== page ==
Everyone wants a blog these days, which is why we’ve moved over to the main Rhubarb site — where all the shows will be able to have a space of their own. Come join us… http://blog.rhubarbradio.com/
It should now be even easier to tune in to Rhubarb — we’re listed in Apple’s Internet Radio directory.
That means if you’ve got an AppleTV you can find us under the Internet > Radio menu. If not but you have got iTunes on your computer we’re there too (under ‘radio’ in the sidebar).
You can chose two categories to be under, so you can find us under ‘Eclectic’ or ‘News/Talk’.
Norten Menenez and Jigar Patel have been busy, and as part of their studies, spent a little time with us behind the scenes. Here’s a short clip from their 10 minute feature, which should be ready just after the festive season break.
Hi rhubarb radio Community of Interest
As some of you may know, in addition to my involvement with rhubarb radio, I am a director of ‘DAISY’ (Disability Arts Inspired Social Enterprise), which aims to enable talented people with disabilities to develop as Artists with a capital A, very much in the vein of Outsider Art: though I personally don’t like this term.
Engaged generally, in disability issues; for sometime I have been thinking about the accessibility of rhubarb radio’s programming for people who are deaf or hard of hearing. From the very outset Birmingham’s leading Social Media exponents have sought to craft the rhubarb radio as a social media platform which could expand the capacity for participation and access to the culture of the city. That said, given that our primary output is audio, serving people who are deaf or hard of hearing presents us with some difficulties.
During our live audio streaming of the Hello Digital 09 event and quite rightly, a number of issues relating to disability access have been passionately raised via the blog post PeskyPeople. Some of the issues raised invited the event to consider whether it was possible to have made the audio more accessible to people who are deaf or hard of hearing. Again rightly, the point was also raised that it shouldn’t be the job of people with disabilities to organise their inclusion in events or services.
I felt sad to learn of the experiences expressed in the blog post and further so when considering the many people who are deaf or hard of hearing visit such events online. Ever the optimist, I took to thinking we at rhubarb radio could better address our difficulties in this service area, and how the creative capital of rhubarb radio could possibly meet this problem head on.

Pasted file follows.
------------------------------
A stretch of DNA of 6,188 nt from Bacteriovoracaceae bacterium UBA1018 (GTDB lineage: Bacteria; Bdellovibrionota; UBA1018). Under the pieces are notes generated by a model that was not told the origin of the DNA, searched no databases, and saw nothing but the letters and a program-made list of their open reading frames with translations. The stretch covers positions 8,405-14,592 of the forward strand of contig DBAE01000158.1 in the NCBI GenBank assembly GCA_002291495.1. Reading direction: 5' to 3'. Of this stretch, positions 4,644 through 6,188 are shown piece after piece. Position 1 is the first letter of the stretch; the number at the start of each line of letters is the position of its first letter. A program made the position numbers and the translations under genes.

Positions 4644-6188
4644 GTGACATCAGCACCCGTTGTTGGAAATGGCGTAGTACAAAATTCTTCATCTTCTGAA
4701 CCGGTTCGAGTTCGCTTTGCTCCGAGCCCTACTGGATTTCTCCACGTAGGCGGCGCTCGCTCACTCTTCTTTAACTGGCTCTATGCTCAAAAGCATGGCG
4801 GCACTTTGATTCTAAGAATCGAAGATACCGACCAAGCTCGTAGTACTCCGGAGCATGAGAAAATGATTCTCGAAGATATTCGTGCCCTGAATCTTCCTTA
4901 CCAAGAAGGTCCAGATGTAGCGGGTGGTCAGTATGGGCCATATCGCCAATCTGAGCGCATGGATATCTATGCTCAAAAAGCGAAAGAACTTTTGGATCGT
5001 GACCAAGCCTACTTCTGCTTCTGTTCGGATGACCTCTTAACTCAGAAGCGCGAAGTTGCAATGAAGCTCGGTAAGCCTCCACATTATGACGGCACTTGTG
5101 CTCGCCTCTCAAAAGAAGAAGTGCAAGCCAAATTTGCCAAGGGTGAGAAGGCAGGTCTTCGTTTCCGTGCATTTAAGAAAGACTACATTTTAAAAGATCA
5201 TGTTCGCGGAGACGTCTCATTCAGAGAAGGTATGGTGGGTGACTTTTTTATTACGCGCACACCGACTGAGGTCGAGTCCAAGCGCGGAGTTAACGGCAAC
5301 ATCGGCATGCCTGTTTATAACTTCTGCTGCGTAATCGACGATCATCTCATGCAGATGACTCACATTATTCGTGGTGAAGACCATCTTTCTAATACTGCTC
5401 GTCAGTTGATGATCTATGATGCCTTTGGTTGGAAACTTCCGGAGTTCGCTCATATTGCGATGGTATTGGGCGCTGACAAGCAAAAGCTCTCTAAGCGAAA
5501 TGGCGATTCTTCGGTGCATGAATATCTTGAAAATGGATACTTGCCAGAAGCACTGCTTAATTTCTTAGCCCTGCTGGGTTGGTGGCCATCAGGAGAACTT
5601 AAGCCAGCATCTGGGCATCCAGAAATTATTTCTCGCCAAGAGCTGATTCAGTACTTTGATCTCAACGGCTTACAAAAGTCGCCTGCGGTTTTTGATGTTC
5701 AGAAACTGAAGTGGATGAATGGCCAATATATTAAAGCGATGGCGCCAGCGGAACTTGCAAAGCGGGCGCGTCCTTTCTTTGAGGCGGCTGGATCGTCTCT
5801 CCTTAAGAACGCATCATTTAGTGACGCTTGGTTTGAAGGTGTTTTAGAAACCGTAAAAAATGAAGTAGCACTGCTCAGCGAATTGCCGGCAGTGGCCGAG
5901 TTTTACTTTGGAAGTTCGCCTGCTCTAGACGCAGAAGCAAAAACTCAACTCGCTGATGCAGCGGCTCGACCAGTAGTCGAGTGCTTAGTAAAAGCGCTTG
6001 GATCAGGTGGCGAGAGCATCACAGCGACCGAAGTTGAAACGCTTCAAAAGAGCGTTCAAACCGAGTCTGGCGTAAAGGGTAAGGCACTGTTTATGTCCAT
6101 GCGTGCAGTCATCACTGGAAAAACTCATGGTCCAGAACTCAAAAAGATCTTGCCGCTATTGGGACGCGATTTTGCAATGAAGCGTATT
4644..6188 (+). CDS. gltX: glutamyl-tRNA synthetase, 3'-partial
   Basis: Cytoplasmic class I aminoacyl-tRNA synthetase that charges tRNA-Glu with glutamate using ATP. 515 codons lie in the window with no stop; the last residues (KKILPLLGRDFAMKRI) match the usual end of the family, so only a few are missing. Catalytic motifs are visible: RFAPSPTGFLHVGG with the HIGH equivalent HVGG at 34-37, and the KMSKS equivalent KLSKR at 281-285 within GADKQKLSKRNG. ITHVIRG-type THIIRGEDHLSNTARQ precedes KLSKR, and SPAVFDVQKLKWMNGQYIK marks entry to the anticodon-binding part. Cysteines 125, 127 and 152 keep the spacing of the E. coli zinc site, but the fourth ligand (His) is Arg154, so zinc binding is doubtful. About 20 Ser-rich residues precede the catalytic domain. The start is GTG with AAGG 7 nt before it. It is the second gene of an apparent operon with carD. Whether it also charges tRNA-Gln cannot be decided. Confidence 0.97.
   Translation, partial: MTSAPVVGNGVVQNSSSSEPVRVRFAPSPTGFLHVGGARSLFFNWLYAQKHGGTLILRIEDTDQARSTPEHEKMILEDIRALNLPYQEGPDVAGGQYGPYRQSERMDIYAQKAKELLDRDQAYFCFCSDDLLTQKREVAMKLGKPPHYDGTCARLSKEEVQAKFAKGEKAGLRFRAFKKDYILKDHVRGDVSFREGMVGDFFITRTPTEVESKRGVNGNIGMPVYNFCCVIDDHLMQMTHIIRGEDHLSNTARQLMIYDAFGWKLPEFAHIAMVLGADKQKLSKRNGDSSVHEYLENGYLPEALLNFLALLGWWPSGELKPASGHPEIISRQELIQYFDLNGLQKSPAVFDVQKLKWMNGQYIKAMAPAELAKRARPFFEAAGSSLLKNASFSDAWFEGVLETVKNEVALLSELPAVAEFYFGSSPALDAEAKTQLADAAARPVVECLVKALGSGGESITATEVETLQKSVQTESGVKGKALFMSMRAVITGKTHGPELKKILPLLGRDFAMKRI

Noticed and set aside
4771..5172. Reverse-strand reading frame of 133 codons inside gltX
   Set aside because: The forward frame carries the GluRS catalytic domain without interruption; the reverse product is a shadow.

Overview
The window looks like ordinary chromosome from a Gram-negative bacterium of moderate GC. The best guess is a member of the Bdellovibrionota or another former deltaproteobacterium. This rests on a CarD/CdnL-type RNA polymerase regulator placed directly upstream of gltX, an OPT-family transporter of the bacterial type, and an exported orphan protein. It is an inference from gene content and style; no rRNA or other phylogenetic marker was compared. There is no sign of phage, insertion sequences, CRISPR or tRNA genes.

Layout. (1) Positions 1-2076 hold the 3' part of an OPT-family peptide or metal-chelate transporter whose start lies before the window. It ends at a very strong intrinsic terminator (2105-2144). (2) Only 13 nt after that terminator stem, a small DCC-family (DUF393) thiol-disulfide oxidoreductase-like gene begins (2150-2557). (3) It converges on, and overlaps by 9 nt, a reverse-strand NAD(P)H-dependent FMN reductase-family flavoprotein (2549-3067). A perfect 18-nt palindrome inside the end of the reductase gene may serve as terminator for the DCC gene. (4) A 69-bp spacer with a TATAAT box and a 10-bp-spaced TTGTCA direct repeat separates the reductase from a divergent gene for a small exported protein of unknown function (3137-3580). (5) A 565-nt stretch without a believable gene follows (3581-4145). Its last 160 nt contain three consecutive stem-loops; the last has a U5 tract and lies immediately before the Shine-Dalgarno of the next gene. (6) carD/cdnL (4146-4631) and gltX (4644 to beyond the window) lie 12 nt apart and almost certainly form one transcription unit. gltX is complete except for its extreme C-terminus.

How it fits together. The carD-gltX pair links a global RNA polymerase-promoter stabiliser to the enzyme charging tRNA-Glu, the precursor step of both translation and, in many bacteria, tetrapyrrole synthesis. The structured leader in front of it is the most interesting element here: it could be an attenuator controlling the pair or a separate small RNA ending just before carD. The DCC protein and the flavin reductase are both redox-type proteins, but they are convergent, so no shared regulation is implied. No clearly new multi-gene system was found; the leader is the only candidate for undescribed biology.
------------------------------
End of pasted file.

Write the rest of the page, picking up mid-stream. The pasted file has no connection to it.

Obviously, I can offer to the event organisers the facility to apply a voice to text treatment to the audio archive for the event and then apply that to the website
Beyond this, I believe, requires a far more creative response. I recently returned from an UrbanLab conference organised by Citilab in Barcelona, in which motivated digital creative’s from every discipline came together in a spirit of fun, curiosity and creative endeavour, to apply their collaborative knowledge, skills and experiences to a problem expressed from within the community that required a digital technological solution.
The intention was not necessary to arrive at a complete solution but rather to advance the solution. With no expected commitment beyond the time frame of the event, first the problem was fully explored and clarified, it was then divided up into relevant solution areas and again relevant creative’s applied themselves to working together for creative digital solutions to the problems that presented. The event was a real delight, engaging, refreshing, enlightening etc.
I am wondering whether there might be interest and motivation out there among our creative and academic communities to attend a rhubarb hosted CreativeLab event; aimed to better enable people who are deaf or heard of hearing to have access to live audio such as radio. There seems to be a fare amount of research, initiatives and innovative approaches out there along with some unresolved software.
Let me know what you think. If members are happy I shall progress the idea with who ever comes forward.
It strikes me, if we could get a decent audio to text translation all manor of things become possible: live text from live audio facility can be switched on and off; Text can reasonably be translated in to the full range of community languages and community language text could easily be re-streamed as text to digital audio; Text to Braille also becomes possible for those who might need it.
Some of you will know that rhubarb radio is currently exploring the possibilities of enabling people to create tags within our listen again audio streams. An audio to text facility could offer us additional benefits in this area by better enabling us to create jump points or auto tags within our streams. The list of benefits to our all round service would be many, and obviously there are much wider applications beyond the rhubarb project.
It may be that at this point in the development of digital technology it’s just not possible, but if all that is achieved through a CreativeLab event, around the issue of disability access to audio, is that we advance towards a solution by one more millimetre it will be worthwhile.